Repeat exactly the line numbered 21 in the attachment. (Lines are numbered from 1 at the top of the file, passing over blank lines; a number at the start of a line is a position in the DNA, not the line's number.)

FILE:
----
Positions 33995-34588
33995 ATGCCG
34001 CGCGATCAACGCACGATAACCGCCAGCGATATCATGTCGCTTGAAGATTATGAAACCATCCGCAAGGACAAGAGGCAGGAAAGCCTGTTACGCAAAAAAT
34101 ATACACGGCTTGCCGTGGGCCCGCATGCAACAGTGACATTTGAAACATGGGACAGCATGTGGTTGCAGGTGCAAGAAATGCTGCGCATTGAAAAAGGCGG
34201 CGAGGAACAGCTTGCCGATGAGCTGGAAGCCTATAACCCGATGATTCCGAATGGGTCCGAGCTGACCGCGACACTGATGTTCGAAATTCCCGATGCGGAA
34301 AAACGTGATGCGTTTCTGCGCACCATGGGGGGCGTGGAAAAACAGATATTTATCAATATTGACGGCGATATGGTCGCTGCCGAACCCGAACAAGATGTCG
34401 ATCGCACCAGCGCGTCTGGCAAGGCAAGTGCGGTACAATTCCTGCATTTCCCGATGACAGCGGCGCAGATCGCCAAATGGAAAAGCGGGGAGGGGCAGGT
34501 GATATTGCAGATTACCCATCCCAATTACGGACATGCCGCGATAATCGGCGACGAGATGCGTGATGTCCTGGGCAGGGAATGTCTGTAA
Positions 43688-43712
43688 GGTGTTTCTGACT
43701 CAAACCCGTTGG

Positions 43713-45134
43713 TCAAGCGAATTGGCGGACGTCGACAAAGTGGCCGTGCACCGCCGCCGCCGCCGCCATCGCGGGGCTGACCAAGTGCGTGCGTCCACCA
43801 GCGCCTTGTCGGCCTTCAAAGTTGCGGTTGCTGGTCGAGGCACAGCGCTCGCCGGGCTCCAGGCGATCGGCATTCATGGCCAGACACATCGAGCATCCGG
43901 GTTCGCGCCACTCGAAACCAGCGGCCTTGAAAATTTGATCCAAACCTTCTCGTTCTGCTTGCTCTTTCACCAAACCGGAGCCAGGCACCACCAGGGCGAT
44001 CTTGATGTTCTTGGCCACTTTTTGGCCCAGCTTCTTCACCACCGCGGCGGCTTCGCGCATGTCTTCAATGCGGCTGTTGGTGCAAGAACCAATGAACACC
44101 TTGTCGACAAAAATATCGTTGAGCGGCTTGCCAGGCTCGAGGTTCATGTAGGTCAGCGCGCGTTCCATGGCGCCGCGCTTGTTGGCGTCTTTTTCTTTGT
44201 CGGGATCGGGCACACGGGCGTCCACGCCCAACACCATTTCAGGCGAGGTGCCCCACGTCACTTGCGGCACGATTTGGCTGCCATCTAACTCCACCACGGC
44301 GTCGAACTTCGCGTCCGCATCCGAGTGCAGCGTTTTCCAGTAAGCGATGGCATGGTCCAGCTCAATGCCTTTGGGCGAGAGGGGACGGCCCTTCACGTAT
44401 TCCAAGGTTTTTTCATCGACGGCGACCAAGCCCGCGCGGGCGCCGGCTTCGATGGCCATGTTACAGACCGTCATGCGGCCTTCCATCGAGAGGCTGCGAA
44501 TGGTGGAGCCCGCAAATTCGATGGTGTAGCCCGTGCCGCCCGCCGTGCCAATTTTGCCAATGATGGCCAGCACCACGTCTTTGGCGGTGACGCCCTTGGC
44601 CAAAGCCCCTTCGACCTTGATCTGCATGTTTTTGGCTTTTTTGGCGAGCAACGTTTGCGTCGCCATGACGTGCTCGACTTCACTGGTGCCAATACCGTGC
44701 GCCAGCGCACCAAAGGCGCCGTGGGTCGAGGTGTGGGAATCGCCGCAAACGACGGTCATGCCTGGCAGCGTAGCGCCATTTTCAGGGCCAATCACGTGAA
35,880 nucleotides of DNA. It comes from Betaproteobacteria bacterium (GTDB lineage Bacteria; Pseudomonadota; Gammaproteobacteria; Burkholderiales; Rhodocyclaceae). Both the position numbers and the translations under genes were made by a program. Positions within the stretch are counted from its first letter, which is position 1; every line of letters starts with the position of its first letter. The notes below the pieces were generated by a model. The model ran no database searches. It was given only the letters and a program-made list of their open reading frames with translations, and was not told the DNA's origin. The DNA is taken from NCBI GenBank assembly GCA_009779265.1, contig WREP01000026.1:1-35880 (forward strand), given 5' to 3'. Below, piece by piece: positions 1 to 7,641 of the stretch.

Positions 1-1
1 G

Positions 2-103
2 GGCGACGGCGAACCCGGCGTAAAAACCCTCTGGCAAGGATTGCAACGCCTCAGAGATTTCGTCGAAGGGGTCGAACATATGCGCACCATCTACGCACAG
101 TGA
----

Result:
44501 TGGTGGAGCCCGCAAATTCGATGGTGTAGCCCGTGCCGCCCGCCGTGCCAATTTTGCCAATGATGGCCAGCACCACGTCTTTGGCGGTGACGCCCTTGGC